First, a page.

Remember those diplomatic cables Julian Assange colluded with several reputable news organizations to vet and redact the names of those who would be made vulnerable? Seems Assange just unloaded all 251K cables with the names unredacted.

Everyone from the State Department to diplomats to human rights organizations did what they could to talk him out of this but it wasn’t enough to stop this batshit lunatic. These cables are estimated to contain, if you want to take the State Department’s word for it, several thousand names of people who would be placed in danger by this action and to refresh your memory some of these cables involve government persecution, locations of government assets, rape victims, whistleblowers, the whole deal, and now anyone who’s interested can not only get their names but do it in a convenient search system.

Why, other than the boundless voraciousness of one man’s ego and the fact that the public sort of lost interest in the slow release of these cables, would Wikileaks do this? I’m still trying to find a better answer for you than this, but Wikileaks conducted a poll, sort of a referendum, of their Twitter followers which according to Wikileaks predominantly believed this would be, you know, something to do, making these names public. Information wants to be free, right?

Meanwhile, with possible exception to his Twitter followers and some Bittorrent sites, it looks like the blowback from this is costing Assange, though not yet his life, all his friends. He won’t be receiving many Christmas cards any longer from newspapers who had him on their buddy lists including the NYTimes, Der Spiegel, Le Monde and the Guardian. Hopefully these organizations, all now on defense over this, learned their lesson about dealing with a man packing a heavily-encrypted “insurance” file grenade with a dead man’s switch, which ended up getting triggered by apparent incompetence between Assange and the Guardian, or some sort of deliberate accident.

And his book guys too (he wrote a book), he lost their support. Here’s part of a statement from Reporters Without Borders, some free speech trumpeting outfit who published Assange’s book, putting it softly about their moneymaker’s latest stunt:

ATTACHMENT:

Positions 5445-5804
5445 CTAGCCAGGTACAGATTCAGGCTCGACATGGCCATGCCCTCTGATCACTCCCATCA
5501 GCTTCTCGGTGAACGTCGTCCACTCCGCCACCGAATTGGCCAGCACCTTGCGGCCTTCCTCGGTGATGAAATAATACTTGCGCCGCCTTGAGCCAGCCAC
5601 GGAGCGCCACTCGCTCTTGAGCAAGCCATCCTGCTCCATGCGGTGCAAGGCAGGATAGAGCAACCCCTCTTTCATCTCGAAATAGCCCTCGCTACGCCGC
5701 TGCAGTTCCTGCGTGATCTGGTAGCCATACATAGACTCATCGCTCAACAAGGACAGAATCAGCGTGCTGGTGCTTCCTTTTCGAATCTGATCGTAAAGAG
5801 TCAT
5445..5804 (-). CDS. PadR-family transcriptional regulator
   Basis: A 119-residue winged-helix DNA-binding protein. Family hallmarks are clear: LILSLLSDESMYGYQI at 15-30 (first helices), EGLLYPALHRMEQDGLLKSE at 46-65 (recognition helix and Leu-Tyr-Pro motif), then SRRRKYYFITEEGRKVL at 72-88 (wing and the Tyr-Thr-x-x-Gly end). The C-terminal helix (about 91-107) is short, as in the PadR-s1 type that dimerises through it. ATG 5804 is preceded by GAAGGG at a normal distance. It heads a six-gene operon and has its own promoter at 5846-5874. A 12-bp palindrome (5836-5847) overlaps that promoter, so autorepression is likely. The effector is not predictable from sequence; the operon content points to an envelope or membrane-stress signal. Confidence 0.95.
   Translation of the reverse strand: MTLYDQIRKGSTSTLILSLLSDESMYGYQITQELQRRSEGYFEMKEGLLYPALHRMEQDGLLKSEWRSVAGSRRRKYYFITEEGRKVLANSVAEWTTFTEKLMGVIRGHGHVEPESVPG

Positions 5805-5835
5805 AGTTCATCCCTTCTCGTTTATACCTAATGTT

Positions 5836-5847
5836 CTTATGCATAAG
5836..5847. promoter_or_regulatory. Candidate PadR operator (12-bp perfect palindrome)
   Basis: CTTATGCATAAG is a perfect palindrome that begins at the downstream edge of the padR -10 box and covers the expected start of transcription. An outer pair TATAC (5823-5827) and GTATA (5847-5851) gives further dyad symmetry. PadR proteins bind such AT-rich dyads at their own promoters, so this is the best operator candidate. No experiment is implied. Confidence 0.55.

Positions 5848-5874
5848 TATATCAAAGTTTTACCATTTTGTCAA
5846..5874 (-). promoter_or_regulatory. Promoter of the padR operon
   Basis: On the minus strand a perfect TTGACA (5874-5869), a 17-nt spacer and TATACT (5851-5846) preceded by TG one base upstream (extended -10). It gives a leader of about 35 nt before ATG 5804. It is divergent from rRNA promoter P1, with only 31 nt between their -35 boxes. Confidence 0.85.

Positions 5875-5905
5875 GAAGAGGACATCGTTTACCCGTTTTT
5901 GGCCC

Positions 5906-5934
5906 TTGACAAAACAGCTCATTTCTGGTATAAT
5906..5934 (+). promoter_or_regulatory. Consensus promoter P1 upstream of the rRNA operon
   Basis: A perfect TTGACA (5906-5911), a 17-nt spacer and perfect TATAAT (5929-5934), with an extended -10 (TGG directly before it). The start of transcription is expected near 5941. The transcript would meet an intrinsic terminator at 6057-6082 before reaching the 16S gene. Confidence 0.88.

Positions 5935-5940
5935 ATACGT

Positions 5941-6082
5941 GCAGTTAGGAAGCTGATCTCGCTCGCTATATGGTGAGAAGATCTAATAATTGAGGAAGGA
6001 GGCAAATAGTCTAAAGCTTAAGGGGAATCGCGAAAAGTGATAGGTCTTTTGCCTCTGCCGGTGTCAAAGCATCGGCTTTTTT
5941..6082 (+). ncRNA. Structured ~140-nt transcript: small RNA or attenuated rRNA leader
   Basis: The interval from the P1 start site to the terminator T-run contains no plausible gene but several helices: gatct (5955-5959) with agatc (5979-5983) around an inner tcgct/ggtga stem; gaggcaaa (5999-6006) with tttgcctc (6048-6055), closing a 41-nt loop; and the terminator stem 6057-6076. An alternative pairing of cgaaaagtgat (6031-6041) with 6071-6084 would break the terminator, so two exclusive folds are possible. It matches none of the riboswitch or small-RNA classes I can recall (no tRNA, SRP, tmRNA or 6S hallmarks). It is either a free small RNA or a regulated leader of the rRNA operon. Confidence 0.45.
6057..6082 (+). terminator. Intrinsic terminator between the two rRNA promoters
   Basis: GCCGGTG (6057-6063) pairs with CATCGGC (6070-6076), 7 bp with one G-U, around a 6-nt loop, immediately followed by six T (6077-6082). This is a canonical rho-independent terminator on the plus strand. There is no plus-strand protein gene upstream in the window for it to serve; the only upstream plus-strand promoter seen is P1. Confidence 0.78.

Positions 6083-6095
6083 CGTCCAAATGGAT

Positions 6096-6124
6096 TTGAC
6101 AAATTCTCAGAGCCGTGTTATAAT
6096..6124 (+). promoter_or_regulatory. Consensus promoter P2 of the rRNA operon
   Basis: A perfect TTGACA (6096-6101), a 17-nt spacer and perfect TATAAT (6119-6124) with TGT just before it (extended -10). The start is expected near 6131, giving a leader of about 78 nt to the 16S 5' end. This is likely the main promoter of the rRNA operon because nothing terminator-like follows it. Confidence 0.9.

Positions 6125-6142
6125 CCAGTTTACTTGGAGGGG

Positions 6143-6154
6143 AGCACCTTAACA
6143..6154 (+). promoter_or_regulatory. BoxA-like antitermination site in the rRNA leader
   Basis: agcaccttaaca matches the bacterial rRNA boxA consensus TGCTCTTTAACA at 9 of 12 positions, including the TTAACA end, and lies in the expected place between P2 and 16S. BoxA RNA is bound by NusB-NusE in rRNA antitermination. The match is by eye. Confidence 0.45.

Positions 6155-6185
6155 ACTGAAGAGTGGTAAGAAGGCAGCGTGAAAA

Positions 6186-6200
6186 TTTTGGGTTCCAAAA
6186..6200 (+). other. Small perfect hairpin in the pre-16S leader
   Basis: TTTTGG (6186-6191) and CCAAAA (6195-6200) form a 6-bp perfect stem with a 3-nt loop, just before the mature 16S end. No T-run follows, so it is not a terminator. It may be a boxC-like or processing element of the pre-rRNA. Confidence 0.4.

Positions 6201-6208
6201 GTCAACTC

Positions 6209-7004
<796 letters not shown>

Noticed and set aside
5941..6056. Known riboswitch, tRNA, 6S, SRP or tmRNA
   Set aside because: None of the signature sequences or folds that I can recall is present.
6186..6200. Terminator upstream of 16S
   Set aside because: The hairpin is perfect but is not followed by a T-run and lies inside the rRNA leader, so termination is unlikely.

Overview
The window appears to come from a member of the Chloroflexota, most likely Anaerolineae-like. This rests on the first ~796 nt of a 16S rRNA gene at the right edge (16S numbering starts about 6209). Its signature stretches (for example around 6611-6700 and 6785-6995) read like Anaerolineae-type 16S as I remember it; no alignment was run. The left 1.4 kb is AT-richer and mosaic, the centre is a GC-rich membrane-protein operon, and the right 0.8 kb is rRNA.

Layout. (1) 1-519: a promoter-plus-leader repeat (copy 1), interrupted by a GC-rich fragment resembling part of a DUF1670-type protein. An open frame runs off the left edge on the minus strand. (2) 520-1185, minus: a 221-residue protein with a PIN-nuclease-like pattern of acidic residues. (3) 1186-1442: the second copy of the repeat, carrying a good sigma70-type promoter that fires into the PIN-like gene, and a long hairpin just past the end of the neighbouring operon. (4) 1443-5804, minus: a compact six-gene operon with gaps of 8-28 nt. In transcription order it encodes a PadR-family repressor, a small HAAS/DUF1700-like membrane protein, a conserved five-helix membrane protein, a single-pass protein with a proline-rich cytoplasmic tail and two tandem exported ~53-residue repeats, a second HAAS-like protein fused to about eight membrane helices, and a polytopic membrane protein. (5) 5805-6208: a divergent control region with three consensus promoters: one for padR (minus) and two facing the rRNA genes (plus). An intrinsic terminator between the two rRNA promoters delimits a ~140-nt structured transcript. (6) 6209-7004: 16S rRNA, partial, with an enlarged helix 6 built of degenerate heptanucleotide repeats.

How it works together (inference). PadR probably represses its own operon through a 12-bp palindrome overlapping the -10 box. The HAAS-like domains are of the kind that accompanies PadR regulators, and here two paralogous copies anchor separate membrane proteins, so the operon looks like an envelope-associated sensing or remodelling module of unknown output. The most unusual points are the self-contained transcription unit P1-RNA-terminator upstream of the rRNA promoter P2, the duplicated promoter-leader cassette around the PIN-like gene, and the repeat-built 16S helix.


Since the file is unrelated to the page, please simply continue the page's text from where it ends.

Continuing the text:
Some of the new cables have reportedly not been redacted and show the names of informants in various countries, including Israel, Jordan, Iran and Afghanistan. While it has not been demonstrated that lives have so far been put in danger by these revelations, the repercussions they could have for informants, such as dismissal, physical attacks and other reprisals, cannot be neglected.

I don’t know how many people will be killed or just get ulcers as a result of this reckless and defiant exposure (and to what end?), maybe a bunch, maybe a small handful, maybe – hopefully — none, but I still want to think that this will doom Wikileaks for good. Maybe it’ll blow over like it did every other time he made the news as if we’re used to the steady escalation of his flagrance. That said, if any of you can come up with a way to defend what Assange did this time, this massive unredacted and unvetted dump of confidential and sensitive communications between and within many governments, I’ll bust out the popcorn.

Doug Simmons


  1. Oh but the plot thickens. The Guardian, the British New York Times I guess, decided to cash in further on this and write a book about their dealings with Assange and it recounts the password exchange, how he wrote it down and cutely recited the final clue. Turns out that’s not only the password he used with the Guardian and presumably the other news outlets but with everything else including possibly the insurance file or whatever it is that’s been encrypted floating around the Internet and someone connected the dots, voila, name festival. No more black magic marker. So Assange is blaming the Guardian, saying What’s the big deal it’s already out there might as well leak it officially myself, the Guardian is blaming Assange, some are blaming both, some both but mostly Assange for starting this, and most of the rest were tl;dr before I made it to the second sentence. Maybe one other guy, who wanted a more professional and thorough run-through of this went here.

    Assange is being evaluated by the Australians as a target of arrest and prosecution with their police commissioner kind of guy saying he’s aware of at least one of these cables outing one of his intelligence officers which is, like pictures of flat-chested women, illegal in Australia. And Assange’s UK visa’s running out, plus he’s got that sex abuse thorn in his side. Poor lil’ fella. When it rains it pours, huh douchebag.

    Meanwhile the Guardian is writing a healthy share of articles about the news updates and editorials condemning his decision to dump everything and another that downplays their own culpability — all of which are pushing their Wikileaks book in printed and ebook form. Better make those book links blink, editors of the Guardian, you might have to pay for extra lawyers soon (if you can find any, heard the supply’s getting thin for newspaper lawyers over there).